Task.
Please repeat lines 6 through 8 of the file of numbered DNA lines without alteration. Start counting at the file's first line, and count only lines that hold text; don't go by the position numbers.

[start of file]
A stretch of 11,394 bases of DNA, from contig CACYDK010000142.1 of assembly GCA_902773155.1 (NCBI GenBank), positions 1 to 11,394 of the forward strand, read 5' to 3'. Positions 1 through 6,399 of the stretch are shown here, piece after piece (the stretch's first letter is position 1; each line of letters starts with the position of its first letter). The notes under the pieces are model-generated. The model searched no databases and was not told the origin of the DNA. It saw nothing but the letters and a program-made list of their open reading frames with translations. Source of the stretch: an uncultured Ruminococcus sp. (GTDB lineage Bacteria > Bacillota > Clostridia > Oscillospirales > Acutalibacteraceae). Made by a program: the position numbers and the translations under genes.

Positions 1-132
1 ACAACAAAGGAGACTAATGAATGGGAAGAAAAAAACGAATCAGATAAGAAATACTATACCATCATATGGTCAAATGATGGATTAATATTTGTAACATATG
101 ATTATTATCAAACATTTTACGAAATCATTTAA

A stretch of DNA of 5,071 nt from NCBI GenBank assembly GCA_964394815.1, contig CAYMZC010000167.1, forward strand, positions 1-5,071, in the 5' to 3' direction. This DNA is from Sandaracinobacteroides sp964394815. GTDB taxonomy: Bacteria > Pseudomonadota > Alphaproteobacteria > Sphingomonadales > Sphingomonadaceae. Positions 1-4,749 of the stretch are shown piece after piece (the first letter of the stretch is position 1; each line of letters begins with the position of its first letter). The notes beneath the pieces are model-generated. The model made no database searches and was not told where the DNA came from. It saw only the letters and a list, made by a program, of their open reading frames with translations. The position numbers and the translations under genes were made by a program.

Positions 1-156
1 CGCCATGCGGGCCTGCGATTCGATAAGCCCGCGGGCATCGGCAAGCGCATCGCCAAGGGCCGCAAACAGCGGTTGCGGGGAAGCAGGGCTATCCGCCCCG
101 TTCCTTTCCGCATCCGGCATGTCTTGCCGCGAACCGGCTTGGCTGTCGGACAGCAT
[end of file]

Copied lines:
Positions 1-156
1 CGCCATGCGGGCCTGCGATTCGATAAGCCCGCGGGCATCGGCAAGCGCATCGCCAAGGGCCGCAAACAGCGGTTGCGGGGAAGCAGGGCTATCCGCCCCG
101 TTCCTTTCCGCATCCGGCATGTCTTGCCGCGAACCGGCTTGGCTGTCGGACAGCAT